A Year Since the Russia-Ukraine War Began

A Year Since the Russia-Ukraine War Began: What’s Changed in the World

As we approach the anniversary of Russia’s invasion of Ukraine on February 24, 2022, the world looks different in some rather significant ways. Many were gravely concerned about mighty Russia quickly overrunning their much smaller neighbor, but almost immediately the world was inspired by Ukraine’s fierce resistance. By the second week of March 2022, even Putin Putin was surprised at the many high-profile failures of his much feared military. Fast forward a year, and Putin’s inner circle has expressed frustration at the ongoing war that seemingly has no end in sight. 

The Russia-Ukraine War has caused tens of thousands of casualties on both the Ukrainian and Russian sides and displaced millions of Ukrainians from their homes. But even though the fighting is confined to one corner of the world, its impacts are far-reaching.

Here are five ways the Russia-Ukraine War has made an indelible impact on the world.

Casualties and war crimes: According to The New York Times, Russian troops have suffered nearly 200,000 deaths and injuries, while Ukrainians have suffered approximately 130,000 casualties, 30,000 of those civilians.

The U.S. recently declared that Russians have perpetrated “crimes against humanity” in the war against Ukraine. Vice President Kamala Harris said, “To all those who have perpetrated these crimes, and to their superiors who are complicit in those crimes, you will be held to account.” Whether Russians will ever be held accountable for atrocities committed in Ukraine is unclear, but the revulsion generated by the many instances of Russian brutality has helped keep Ukraine’s allies united.

Ukrainian refugees: As a direct result of the Russian invasion, millions of Ukrainians fled their homes in the past year. According to Statista, nearly 3 million went to Russia, 1.5 million to Poland, 1.05 million to Germany, and hundreds of thousands to Czechia, Italy, Spain, the UK, France, and other countries around the world.

These countries face the challenge of absorbing these new immigrants, many of whom came with nothing. The EU stepped up to the task and created a Temporary Protection Directive for Ukrainian refugees to help with work, health care, education, shelter, and financial support. The Russian invasion of Ukraine has energized a European community still reeling from Brexit and the Covid-19 pandemic with an important common purpose.

Supply chain and food shortage: The Russia-Ukraine war has had a significant deleterious impact on the global supply chain. Before the war, Ukraine and Russia had exported nearly a third of the world’s wheat and barley, while Russia had been the major global producer of fertilizer.

The war has damaged Ukrainian agricultural infrastructure and forced crucial ports to close. Russian food exports have also suffered. While the sanctions other countries placed on Russia were meant to exempt food and fertilizer exports, in reality, banking, technology, and other sanctions have made those exemptions difficult.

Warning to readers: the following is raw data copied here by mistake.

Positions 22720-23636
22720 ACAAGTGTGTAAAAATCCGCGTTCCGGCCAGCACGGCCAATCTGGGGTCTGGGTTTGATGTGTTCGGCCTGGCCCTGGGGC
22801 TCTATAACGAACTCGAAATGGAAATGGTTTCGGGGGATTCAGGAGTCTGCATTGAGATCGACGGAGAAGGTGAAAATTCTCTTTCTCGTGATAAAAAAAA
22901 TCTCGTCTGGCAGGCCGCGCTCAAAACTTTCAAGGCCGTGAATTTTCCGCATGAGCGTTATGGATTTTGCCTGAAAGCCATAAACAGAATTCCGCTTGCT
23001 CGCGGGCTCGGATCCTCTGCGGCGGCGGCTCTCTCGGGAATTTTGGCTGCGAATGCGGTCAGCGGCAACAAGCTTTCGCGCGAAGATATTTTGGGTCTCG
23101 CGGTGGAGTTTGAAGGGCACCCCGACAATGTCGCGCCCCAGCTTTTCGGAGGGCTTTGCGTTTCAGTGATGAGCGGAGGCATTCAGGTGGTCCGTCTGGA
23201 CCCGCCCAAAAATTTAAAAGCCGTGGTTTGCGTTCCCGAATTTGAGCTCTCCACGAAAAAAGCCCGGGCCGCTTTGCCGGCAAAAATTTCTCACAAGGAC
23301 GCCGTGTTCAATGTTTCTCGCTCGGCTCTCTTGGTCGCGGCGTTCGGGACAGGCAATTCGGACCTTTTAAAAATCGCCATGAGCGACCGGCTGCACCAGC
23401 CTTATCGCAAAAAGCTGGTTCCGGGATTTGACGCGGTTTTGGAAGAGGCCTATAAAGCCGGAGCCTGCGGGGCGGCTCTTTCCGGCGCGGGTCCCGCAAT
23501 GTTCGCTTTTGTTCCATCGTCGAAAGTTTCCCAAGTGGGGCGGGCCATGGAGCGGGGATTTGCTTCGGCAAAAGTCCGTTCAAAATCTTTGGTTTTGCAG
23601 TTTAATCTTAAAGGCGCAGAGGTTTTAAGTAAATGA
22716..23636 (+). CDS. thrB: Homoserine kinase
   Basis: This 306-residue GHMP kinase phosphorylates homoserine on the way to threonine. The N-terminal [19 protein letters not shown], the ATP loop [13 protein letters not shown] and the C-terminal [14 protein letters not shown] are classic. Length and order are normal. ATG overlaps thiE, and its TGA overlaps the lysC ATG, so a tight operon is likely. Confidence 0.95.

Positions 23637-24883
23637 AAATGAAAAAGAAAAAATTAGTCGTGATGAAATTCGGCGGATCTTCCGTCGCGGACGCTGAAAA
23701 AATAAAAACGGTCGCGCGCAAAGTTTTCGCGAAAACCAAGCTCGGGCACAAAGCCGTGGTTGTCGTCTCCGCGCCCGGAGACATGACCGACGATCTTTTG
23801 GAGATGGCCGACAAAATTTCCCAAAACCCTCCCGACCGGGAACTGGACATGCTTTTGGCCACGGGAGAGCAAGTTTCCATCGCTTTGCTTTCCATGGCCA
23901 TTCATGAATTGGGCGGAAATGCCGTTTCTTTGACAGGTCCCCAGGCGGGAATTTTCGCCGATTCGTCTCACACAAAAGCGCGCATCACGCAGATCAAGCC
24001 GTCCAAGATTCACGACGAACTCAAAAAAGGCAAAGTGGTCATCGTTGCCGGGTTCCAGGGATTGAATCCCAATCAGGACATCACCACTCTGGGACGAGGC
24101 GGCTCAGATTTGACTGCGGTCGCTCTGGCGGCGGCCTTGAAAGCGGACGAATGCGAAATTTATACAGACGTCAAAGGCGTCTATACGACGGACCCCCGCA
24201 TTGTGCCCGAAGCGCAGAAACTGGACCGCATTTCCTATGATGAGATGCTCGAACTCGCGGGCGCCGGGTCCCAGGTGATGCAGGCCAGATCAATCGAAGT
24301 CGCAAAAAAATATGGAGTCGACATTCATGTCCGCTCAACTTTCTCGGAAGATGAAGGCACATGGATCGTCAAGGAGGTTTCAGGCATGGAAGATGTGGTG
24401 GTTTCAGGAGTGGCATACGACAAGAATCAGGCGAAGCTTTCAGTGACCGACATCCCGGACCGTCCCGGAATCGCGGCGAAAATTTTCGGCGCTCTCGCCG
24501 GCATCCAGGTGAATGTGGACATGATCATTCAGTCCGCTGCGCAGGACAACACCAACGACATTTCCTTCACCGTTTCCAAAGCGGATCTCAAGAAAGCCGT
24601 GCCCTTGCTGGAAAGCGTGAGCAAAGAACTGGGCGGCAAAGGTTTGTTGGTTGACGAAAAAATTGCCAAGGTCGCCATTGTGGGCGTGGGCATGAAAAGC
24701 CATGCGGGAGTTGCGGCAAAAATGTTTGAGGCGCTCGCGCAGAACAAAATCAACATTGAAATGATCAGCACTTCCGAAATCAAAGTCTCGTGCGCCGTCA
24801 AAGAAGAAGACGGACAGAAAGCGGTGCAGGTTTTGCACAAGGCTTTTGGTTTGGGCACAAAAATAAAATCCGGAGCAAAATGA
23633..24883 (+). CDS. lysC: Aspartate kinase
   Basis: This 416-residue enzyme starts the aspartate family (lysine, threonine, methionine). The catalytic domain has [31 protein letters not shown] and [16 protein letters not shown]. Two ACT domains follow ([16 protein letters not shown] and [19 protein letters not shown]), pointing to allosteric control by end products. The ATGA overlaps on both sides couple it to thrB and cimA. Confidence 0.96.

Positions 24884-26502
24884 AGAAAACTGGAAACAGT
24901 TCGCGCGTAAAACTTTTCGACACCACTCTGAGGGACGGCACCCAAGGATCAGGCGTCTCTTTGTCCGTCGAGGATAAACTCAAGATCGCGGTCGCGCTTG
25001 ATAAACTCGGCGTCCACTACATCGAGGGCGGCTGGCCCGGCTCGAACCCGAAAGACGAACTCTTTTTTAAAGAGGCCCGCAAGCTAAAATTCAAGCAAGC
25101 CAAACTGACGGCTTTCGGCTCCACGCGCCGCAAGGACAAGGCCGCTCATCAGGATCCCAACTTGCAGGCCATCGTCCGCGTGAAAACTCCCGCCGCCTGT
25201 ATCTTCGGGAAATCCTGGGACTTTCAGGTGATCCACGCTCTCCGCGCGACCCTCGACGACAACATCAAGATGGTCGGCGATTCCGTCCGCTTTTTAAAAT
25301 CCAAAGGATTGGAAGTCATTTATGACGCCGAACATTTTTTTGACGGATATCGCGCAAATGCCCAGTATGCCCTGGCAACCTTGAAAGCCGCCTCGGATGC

The disruption in the supply chain has caused prices of many raw materials to go up, the most significant of which is food. According to GEP, soybean and corn prices have been steadily rising, as have the costs of fertilizers, which are crucial for the growth of crops. Al Jazeera reported that in some countries, wheat prices have risen by as much as 750%.

While relatively wealthy countries have been bemoaning rising prices but continuing to buy, countries that already suffer from food insecurity, like those in the Horn of Africa, are facing sweeping hunger and malnutrition.

Last week, Ukraine beseeched the international community to demand that Russia stop using food as a weapon.

Rising energy prices: The cost of energy was rising before the Russia-Ukraine War, driven by a high post-pandemic demand that outweighed the supply. However, the war drove prices further up because Russia accounts for approximately 10% of the global oil supply. The sanctions that countries placed after it invaded Ukraine made it difficult for Russia to sell its oil, especially to Europe.

Data from GEP shows that in Europe in the first six months of the war, natural gas prices rose by around 120-130% and coal prices rose by 95-97%. According to The Centre for Economic Policy Research (CEPR), the rise in energy costs is impacting the revenue of European firms across a broad spectrum of industries. 

The Taiwan lesson: Tensions between China and the U.S. have been increasing over the past six months due to American politicians’ visits to Taiwan, a democratically-ruled country that China considers a territory. Then this month, the U.S. shot down what it called a “Chinese spy balloon,” adding fuel to the fire of simmering tensions

U.S. Deputy Secretary of State Wendy Sherman said that she hopes China takes a lesson from the Russia-Ukraine War and thinks long and hard before invading Taiwan. While China might win, all sides would pay a heavy, heavy toll, much like is happening in the current war.

Outlook for 2023

At this point, no one knows when the war in Ukraine will end, and few are optimistic. Most envision continued fighting for months or years to come. As Italian analyst Lucio Caracciolo said, “It will only stop when Ukraine or Russia or both collapse, since for both sides this is a matter of life or death.”

For now, the global community must seek ways to ameliorate the suffering and manage the fallout created by the ongoing war. Political divisions in the U.S. and whether they will impact aid for Ukraine is one of the most impactful issues in 2023. The timing of when lethal aid for Ukraine reaches the battlefield and whether sanctions and shockingly high Russian death totals erodes Putin’s support will also be closely watched this year.